In Jack Dorsey’s words, “You don’t own web3. The VCs and their LPs do. It will never escape their incentives. It’s ultimately a centralised entity with a different label. Know what you’re getting into.” 

He isn’t alone. Industry folk circling the Metaverse/web3 scene suspect it isn’t what it seems. Some call it a “hype bubble”, comparing it to previous waves of interest in the blockchain. 

Some think although people are buying into it, they’re still using all the major, mainstream tech platforms. There are people buying NFTs, but they’re doing it ironically. They’re buying $100 worth of Ethereum, but they’re doing it tokenistically. 

Perhaps more problematically, they’re not necessarily trading it either. The volatility is still too appealing. Why spend 3 Bitcoin (equivalent of AUD $120,000) on a Tesla when its value could jump the following quarter? 

VCs vs. Web3

The more open-minded among VC firms are forging ahead with web3 investments. Is it to project an image of rebellion against traditional financial power structures? Or do they genuinely see value in the space?

Under capitalism, centralisation is unavoidable. A fair and equitable allocation of power is impossible. Web3 is an attempt to solve this, but a marketisation of power is already manifesting in the distribution of wealth for assets like Bitcoin and NFTs.

Look at “land” ownership in the Metaverse. “Plots” are “worth” millions (forgive the quotation marks). The 99% was priced out before they could blink. The new online reality for all has immediately become a playground for mega corporations (Adidas and Warner Group have invested – in what will inevitably be billboard space) and millionaires to turn money into more money. 

PwC’s head of crypto Henri Arslanian has reported that VCs are increasingly “curtailing opportunities for smaller, often family-run firms to invest and participate in the growth of promising crypto start-ups”. 

PwC happens to own a plot in The Sandbox, one of the four suburban dimensions of the Metaverse, where it’s creating “a Web 3.0 advisory hub to facilitate a new generation of professional services, including accounting and taxation”. Thrilling stuff.

But the Metaverse not only offers “immersive brand experiences” and new ways to interact online – it’s an avenue into web3 startup land. Investors love Next Big Thing status. Showing they “get it” will give investors an edge with the next web3-native startup to 10x.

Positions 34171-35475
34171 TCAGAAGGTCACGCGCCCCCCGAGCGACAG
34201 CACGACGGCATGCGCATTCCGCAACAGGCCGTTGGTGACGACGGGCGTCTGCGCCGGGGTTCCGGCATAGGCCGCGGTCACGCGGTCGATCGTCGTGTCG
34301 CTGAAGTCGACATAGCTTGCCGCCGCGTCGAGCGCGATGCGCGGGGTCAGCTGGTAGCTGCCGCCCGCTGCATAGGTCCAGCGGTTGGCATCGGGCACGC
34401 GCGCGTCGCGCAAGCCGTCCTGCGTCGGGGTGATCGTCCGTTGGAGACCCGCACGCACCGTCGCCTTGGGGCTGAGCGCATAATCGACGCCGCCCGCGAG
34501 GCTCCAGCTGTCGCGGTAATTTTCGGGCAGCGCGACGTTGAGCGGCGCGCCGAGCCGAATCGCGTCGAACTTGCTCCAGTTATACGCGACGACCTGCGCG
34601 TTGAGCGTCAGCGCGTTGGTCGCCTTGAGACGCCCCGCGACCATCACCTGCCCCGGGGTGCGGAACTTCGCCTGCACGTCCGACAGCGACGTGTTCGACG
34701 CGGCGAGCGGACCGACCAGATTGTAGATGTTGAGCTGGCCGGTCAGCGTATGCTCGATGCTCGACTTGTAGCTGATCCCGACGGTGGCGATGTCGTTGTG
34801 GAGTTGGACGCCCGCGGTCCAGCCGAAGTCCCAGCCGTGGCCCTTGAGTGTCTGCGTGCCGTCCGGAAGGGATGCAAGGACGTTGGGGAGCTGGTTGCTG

While they may want us to think they’re choosing this zany and revolutionary investment route, profit remains at the core. Getting ahead of the curve is a good look, but the intention remains for many to stake a share of the spoils in a potential ‘to the moon’ marketplace.

Maybe there’s a middle ground

It would be naive to expect anyone in the financial ecosystem to pursue something without profit as a driver.  We still need to exchange tokens for goods and services – whether those tokens are dollars or Dogecoin.

The vision of web3 isn’t to radicalise us out of the token exchange format we’ve lived with for 5,000 years. It’s to pair it with something more equitable, more transparent, and more trackable. 

The aptly named Eden Block says of the blockchain-based era: “The core drivers for web3 are values-based and financially driven – thus, iterating on web3 will be a cultural and capitalistic mission. It will be incentivized by numbers, algorithms and code, and it will also be supercharged by brand, community and people.” 

Decentralisation as a concept offers an insight into a societal shift, rather than a revolution. 

And if 2001 is anything to go by, if there’s a massive shift brewing enabled by a mysterious new technology, it’s probably coming for us all in the end.